We THINK that we live in advanced, progressive times dominated by science but we are wrong. We used to, in the first 80 years of the 20th century. But now those times are gone, and we are quickly returning to superstition and fear of the unknown.
Back to the Middle Ages: the devils and the monsters of the 21st century
The alcohol industry
The oil industry
The food industry
The tobacco industry
Our constant example is, of course, the superstition about passive smoking and the mortality of smoking – all sealed by epidemiologic trash science that cannot prove causality and, toghether with the Precautionary Principle and alongside the Holy Inquisition, reverses the burden of proof on the accused.
There are many other examples. Some of them are macroscopic – the global warming fraud, the obesity fraud, the cellular phone frauds, etcetera. Others are pathetic, and reminiscent of times where houses with their back to the forest were worth much less because of the danger that elfs, gnomes and devils walking through the back door. Today’s gnomes and devils are the particulate matter from cars and bonfires, a handful of molecules in plastic toys, the tiny amount of lead in the paint and so on.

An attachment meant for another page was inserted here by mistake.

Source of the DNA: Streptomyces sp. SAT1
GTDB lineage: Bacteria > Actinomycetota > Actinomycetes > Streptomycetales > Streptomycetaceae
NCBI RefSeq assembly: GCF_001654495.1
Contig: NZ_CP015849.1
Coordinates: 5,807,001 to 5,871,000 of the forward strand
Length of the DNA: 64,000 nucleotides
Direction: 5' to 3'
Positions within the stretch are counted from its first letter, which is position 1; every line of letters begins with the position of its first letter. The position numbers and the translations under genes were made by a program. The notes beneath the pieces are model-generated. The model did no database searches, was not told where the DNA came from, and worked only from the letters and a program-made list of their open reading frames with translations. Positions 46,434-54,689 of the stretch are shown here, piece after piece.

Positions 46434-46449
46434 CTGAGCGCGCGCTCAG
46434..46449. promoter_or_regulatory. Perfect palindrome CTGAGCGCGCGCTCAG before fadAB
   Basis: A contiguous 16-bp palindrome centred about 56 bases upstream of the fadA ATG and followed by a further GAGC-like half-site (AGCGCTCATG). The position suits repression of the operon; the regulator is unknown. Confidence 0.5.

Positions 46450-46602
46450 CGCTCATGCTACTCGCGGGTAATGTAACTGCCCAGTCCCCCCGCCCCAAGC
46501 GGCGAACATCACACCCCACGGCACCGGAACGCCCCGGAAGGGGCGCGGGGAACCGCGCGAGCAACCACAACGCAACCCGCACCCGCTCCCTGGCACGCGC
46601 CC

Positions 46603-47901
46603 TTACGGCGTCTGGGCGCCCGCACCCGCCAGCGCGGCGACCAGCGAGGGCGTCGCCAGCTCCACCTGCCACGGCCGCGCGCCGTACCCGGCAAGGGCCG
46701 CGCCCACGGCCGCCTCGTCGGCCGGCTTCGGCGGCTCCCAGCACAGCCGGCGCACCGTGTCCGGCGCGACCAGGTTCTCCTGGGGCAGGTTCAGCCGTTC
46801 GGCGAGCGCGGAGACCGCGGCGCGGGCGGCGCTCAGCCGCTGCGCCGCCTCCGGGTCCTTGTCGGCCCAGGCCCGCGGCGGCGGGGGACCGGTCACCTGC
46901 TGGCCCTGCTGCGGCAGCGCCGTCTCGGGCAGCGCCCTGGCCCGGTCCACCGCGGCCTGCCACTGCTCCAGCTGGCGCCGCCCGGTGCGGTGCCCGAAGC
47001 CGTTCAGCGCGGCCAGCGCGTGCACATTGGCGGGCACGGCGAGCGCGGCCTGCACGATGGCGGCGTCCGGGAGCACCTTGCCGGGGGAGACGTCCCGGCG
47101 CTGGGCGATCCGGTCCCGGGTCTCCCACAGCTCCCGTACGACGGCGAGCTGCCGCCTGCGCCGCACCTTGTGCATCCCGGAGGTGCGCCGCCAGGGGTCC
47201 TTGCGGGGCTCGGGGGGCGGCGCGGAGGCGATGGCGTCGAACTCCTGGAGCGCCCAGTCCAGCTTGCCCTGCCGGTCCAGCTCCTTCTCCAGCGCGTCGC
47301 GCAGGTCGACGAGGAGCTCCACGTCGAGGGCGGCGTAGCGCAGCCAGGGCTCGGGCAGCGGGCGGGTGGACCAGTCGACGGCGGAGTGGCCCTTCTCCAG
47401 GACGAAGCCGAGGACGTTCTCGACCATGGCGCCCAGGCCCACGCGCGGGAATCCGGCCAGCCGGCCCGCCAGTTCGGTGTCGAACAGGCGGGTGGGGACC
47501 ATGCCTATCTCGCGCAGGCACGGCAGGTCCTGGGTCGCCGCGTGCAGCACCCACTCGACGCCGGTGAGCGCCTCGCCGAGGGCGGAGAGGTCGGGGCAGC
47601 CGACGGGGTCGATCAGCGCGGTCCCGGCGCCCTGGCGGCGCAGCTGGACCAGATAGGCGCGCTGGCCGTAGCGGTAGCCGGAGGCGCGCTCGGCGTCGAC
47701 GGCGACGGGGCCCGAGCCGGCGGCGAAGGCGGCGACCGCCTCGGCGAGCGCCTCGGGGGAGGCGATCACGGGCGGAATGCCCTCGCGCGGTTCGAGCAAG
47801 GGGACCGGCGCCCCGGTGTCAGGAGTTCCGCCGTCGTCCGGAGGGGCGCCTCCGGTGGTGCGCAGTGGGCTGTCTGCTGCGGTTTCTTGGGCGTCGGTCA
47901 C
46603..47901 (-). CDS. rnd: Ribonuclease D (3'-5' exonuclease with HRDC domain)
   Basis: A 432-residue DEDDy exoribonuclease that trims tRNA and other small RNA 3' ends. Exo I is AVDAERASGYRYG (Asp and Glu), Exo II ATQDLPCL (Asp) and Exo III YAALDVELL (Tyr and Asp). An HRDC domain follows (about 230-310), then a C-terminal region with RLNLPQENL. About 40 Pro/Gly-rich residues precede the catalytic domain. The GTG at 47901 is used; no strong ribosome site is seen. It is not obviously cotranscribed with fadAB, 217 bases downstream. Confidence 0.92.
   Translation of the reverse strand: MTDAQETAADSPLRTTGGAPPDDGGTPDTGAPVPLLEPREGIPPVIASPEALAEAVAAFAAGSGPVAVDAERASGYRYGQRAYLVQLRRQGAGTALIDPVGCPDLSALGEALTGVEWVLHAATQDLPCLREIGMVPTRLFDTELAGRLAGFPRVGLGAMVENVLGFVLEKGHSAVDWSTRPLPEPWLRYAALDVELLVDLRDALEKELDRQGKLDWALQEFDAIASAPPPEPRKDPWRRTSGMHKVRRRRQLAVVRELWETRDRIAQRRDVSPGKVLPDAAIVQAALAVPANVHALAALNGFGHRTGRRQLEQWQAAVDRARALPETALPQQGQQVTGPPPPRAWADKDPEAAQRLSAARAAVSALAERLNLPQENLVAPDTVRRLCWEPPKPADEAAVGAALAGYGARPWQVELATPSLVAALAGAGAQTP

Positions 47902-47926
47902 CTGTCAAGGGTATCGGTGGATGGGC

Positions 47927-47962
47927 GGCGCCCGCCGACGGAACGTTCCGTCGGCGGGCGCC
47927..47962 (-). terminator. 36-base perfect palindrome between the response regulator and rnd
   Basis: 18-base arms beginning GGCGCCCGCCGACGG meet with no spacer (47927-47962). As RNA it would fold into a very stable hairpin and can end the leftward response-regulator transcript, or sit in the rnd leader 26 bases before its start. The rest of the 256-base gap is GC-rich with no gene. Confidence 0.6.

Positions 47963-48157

With the need to prove causality out of the way, we are proceeding with science by consensus – and smoking and global warming are prime examples. But the removal of causality opens the door to all kind of gnomes. During the past crusade against sex, masturbation caused pimples and blindness. Now that pornography is printed more then the Bible is, masturbation no longer causes that. It is replaced by smoking that causes baldness and impotence and by alcohol that also causes blindness.
From Down Under here is a nice piece of medieval superstition: “Four beers a day could make you blind” – along with the omnipresent smoking which, of course, can make you blind too. As a matter of fact, maybe it is all the fault of smoking this time too:
“…While the new findings, presented at an ophthalmology conference in Melbourne today, suggest drinking habits could be contributing, it may not be that clear cut. It might be that heavy drinkers were also more likely to smoke, which is a well-identified disease risk" sais junk scientist Dr Chong.
Chong lies, of course: there is no scientific demonstration that smoking (or drinking) leads to macular degeneration. It is only trash epidemiology – the alchimist’s book of the 21st century.
Keep on drinking and keep on smoking – and, especially, keep your sharp eyes on the ball of the scientific fraud.